Demystifying the Thesis of Chinese Global Revisionist Aspirations

Manuel Galileo

China Analyst, SCRAP Weapons

China’s overarching military strategy has since 2006 increasingly encapsulated what Beijing calls Military-Civil Fusion Development Strategy (MCF, 军民融合Jūnmín rónghé). This civilian/military synergy has been extensively accused, mostly in the West, as being indicative of China’s aggressive global revisionist posture, akin to Imperial Germany’s Weltpolitik foreign policy prior to WWI.  

However, this argument appears overly alarmist and ultimately fails to read Beijing’s geostrategic intentions which are heavily based on China’s historical stance which has been overwhelmingly defensive. While China has undeniably enlarged its military and has substantially increased the sophistication of its capabilities in the last two decades, Beijing’s global geostrategic stance has not fundamentally shifted to pursue competition on a global scale with Washington. Beijing’s priority remains to close the military balance gap in the East and Southeast China Seas, which is still skewed in favour of the United States. Hence, the suggestion that China has the means—or even the willingness—to ‘rule over Asia’, let alone be a global competitor to the US’s still unchallenged military hegemony, appears unsubstantiated in data. This is argued even by the US Naval War College. This overly alarmist inference arising from the West may prove to be a dangerous misreading of Chinese intentions and historical precedents.  

MCF does not equal revisionism 

MCF is a dual-use strategy that seeks to maximise Beijing’s military logistic capabilities by using civilian industrial assets to conjointly operate with the People’s Liberation Army (PLA). This approach acts as a force multiplier and provides the PLA with a solution to some of its objectives, namely, to strengthen airlift, sealift, at-sea replenishment, and in-air refuelling capabilities throughout China’s maritime periphery. This is not a novel strategy as the US has historically pursued a similar approach to uphold militarily competitiveness against potential adversaries. The synergy between civilian industry and military procurement and R&D have been pivotal to China’s Anti-Access/Area-Denial (A2/AD), encompassing artillery and rocket barrages, submarine operations (anti-ship and anti-submarine), and ballistic and cruise missile strikes.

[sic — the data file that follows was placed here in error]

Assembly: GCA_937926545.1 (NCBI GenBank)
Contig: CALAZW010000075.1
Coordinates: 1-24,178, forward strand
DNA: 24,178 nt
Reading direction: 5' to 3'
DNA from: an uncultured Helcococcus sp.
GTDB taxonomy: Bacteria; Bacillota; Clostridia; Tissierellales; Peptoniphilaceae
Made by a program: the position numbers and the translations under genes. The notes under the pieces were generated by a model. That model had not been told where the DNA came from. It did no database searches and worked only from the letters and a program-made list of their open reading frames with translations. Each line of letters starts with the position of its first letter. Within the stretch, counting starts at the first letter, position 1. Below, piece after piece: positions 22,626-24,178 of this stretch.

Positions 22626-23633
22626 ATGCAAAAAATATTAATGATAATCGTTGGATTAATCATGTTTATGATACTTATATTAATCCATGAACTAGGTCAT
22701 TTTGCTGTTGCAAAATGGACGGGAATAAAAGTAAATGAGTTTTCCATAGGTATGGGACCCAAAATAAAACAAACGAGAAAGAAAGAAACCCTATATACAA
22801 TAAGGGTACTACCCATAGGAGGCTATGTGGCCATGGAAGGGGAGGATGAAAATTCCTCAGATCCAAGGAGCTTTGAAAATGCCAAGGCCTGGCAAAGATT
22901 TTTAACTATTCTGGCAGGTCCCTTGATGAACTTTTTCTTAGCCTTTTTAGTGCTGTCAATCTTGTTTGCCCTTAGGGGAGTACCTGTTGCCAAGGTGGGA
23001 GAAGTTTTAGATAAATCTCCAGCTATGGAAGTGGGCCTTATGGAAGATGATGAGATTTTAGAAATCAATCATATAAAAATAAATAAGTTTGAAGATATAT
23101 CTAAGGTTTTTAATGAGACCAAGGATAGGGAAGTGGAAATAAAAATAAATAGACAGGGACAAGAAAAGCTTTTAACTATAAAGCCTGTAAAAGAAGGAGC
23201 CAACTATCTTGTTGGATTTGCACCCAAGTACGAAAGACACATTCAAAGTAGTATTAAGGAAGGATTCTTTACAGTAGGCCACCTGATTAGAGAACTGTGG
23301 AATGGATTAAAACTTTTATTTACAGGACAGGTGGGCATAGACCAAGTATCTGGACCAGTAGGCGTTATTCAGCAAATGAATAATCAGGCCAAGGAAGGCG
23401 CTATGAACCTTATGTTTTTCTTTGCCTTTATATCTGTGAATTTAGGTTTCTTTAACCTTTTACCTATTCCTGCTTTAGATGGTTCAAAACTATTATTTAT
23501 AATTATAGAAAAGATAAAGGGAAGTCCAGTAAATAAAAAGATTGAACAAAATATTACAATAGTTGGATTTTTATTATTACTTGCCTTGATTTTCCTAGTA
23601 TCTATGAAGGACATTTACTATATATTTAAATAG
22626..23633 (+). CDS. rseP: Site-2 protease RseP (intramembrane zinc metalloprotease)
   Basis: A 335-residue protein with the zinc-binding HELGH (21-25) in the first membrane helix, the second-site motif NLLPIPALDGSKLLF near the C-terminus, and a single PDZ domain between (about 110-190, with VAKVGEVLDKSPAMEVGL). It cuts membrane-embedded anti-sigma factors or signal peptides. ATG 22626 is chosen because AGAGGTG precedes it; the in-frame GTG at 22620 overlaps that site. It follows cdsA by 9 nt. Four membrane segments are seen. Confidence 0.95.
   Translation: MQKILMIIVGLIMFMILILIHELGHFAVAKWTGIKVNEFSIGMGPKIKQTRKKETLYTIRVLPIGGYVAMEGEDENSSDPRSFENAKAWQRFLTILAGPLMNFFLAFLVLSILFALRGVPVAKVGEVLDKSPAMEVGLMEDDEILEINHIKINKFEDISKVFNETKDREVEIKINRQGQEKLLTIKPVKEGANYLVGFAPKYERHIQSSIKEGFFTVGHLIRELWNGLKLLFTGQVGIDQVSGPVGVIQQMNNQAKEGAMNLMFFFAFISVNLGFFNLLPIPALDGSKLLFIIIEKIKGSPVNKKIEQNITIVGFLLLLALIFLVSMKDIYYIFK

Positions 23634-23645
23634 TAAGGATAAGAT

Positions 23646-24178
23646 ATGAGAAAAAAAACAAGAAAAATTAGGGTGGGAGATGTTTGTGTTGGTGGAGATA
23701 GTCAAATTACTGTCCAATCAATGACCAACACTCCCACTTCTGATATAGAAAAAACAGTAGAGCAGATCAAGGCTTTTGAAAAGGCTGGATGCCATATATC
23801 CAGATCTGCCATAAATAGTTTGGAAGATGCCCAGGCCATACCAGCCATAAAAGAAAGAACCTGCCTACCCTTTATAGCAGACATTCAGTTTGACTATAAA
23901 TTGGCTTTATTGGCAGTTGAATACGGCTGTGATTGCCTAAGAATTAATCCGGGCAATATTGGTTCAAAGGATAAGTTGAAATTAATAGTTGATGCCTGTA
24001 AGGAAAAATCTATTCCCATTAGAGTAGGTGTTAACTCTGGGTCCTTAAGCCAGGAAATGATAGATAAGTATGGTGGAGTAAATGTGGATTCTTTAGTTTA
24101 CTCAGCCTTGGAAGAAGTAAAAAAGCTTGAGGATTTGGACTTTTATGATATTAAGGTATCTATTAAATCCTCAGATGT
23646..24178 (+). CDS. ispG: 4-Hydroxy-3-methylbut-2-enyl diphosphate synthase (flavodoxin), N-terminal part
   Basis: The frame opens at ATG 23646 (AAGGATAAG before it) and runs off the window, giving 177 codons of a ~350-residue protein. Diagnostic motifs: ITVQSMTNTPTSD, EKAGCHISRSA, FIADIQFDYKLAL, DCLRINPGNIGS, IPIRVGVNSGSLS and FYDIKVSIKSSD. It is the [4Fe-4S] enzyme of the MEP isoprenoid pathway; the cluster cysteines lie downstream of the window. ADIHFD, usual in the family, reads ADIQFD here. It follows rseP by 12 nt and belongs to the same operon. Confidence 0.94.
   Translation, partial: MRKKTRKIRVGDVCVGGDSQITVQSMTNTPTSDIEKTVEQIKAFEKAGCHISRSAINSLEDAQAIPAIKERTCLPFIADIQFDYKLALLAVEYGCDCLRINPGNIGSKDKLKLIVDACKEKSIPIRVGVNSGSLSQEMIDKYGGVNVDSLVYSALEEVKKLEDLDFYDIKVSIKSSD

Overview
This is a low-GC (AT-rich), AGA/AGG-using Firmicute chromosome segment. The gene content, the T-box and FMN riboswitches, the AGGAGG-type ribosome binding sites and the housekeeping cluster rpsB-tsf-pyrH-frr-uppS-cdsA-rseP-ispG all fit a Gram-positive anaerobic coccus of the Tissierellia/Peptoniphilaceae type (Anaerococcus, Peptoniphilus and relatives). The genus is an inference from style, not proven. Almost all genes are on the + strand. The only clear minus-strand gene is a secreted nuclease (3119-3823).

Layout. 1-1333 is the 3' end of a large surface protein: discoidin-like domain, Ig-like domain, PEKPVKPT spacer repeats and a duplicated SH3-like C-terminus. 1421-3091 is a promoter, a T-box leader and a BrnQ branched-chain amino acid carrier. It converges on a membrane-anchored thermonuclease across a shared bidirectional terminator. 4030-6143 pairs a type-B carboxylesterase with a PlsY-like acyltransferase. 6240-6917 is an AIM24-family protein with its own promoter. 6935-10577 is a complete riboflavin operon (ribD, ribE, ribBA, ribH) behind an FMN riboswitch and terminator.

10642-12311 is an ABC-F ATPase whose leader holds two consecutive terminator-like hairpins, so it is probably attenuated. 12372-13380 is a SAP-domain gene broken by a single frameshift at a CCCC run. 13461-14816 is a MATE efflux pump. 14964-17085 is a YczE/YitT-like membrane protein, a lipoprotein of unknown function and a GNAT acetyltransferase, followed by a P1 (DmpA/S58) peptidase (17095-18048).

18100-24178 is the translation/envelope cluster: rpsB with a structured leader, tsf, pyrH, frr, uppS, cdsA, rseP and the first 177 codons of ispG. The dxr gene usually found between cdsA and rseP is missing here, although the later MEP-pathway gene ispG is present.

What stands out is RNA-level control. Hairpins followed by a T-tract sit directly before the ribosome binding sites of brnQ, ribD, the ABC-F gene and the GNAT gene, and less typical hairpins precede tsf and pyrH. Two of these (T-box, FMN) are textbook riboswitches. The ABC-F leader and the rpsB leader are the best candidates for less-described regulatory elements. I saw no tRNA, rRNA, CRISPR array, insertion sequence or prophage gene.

Yet, despite the adoption of this strategy, Beijing is still fundamentally focused on its ‘near periphery’ predominantly in the Taiwan Strait, and there is little data showing that it seeks a global military foothold. The prospects of the PLA Navy matching the US Navy within the foreseeable timescale are remote, and it may not even be Beijing’s intent for the moment. Succinctly, while MCF does reveal a more assertive military stance by Beijing, the fact remains that the US’s capabilities throughout Asia developed post-WW2 are still favourable to Washington. 

Historical foundation of Chinese military thinking 

Upon a close reading of Chinese military literature, China’s military doctrine is highly influenced by Sun Tzu. One of his fundamental theses is that: “He who knows when he can fight and when he cannot, will be victorious”.  

Following this, it does not appear overly optimistic to contend that Beijing merely seeks to protect its mercantile interests and guarantee unobstructed international trade flows while safeguarding its immediate territories in the medium-term. While it is difficult to predict what would happen if China perceives to be under imminent attack, particularly given its stance of being “prepared for the unexpected” (忧患意识 Yōuhuàn yìshí), the reality remains that China is still unable to match the US in military capabilities throughout most of Asia. While historical patterns may not guarantee future events, the thesis of China ‘putting boots on the ground’ in far-flung territories appears to be unsubstantiated. In fact, this would contradict Chinese patterns of neo-mercantilism and desire for business-like relations with other states over the last three decades.

Therefore, it can be deduced that China’s optimal outcome is to prevent any kind of regional confrontation with the US in China’s claimed sphere of influence. Subsequently, it can be concluded that it is in China’s interests to appease the regional military tit-for-tat rhetoric and emphasise that the US’s presence in parts of Asia is highly destabilising to peace and security. This is not a defeat in any way, but rather a calculated victory for Beijing, precisely as argued by Sun Tzu. 

Throughout this text, it has been argued that most Western alarmist discourse vis-à-vis Beijing’s military global ambitions is unsubstantiated and indeed refuted even by US military sources. Accordingly, calling for an SSOD IV would be advantageous to China, precisely as a great power like Brazil has done. This would demonstrate good willingness throughout the world and would show that the US should appease its alarmist rhetoric in Asia. While guarantees that Washington would follow suit are uncertain, rivalries at the height of the Cold War have shown that dialogue and action are possible between willing parties. Nevertheless, one party would have to take the first step. SCRAP Weapons provides this cooperative platform with a simple objective: guarantee global security by adhering to the UN’s New Agenda for Peace, precisely as recommended by Beijing.

Manuel Galileo

China Analyst, SCRAP Weapons